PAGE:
Court Tosses Part of State Campaign Funding Law

Man_Killed_After_Police_Use_Stun_Gun_1200x675_780195907963.jpg
Shutterstock

A federal appeals court has thrown out part of Connecticut's controversial public campaign financing law, a complex ruling that could have an immediate effect on the 2010 campaigns.

The 2nd U.S. Circuit Court of Appeals overturned a lower court ruling, which found the law unconstitutional in part because it discriminated against minor party candidates.

The appeals court ruled on Tuesday that minor party candidates should be required to meet a higher threshold for fundraising in order to qualify for public funds.

It also struck down a ban on donations by lobbyists, but upheld a ban on contributions by state contractors.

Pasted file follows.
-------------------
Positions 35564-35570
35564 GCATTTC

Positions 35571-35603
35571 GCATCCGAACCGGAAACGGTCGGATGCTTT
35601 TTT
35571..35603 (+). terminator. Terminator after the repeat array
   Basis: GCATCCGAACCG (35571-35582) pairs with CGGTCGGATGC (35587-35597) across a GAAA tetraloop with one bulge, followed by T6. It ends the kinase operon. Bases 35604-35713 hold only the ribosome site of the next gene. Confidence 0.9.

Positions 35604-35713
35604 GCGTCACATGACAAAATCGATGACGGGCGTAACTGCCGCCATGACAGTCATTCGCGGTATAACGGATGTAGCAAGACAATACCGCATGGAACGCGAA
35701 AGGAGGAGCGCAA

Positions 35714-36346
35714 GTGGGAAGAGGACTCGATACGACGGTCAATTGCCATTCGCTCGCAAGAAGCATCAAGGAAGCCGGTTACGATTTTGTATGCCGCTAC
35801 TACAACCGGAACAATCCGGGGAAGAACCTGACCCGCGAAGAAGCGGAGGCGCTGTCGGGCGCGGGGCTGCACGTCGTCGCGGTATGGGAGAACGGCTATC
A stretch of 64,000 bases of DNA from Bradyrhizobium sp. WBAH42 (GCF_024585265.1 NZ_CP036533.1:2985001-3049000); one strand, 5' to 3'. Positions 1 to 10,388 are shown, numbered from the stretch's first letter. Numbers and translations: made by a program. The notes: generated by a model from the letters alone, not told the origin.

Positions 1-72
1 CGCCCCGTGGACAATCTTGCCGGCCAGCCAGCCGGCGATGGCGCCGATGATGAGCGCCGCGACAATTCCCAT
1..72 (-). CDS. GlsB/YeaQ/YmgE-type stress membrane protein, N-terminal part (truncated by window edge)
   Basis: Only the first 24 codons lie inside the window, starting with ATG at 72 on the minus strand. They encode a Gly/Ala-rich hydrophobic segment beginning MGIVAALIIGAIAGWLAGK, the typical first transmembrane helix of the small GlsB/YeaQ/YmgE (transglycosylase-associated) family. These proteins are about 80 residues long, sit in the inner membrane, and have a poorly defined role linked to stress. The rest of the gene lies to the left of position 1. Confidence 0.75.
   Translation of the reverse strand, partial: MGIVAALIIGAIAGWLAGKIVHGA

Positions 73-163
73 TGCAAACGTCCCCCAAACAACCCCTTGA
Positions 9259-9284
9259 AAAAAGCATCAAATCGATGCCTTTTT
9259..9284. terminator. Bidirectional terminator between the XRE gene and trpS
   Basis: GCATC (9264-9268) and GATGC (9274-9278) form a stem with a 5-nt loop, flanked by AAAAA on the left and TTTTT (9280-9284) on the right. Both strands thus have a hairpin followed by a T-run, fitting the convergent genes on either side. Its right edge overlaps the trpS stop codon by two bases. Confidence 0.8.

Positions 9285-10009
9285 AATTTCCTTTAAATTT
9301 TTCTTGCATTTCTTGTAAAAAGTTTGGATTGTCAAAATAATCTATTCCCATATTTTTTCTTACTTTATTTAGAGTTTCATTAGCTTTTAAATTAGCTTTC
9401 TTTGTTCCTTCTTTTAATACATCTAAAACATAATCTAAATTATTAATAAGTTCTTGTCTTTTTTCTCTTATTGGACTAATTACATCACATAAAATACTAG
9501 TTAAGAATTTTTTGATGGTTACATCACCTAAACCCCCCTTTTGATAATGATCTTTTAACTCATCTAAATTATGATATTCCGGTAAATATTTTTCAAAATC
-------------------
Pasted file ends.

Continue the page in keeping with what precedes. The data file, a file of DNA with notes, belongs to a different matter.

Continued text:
The appeals court agreed the state should not be required to give extra public funding to a candidate running against a wealthy, privately funded opponent, saying that would infringe on the wealthy candidate's free speech rights.

The ruling cames the same day a judge determined that gubernatorial candidate Lt. Gov. Michael Fedele and his running mate, Mark Boughton, are eligible for public financing. 

Attorney General Richard Blumenthal said a U.S. District Court judge will determine whether the campaign funding law decision renders the campaign financing law unconstitutional. 

Blumenthal said publicly financed campaigns can continue to operate pending the judge's ruling without previous prohibitions against lobbyist contributions. Public finance payments already made to candidates remain valid and may be retained and spent, Blumenthal said. 

Copyright AP - Associated Press
Contact Us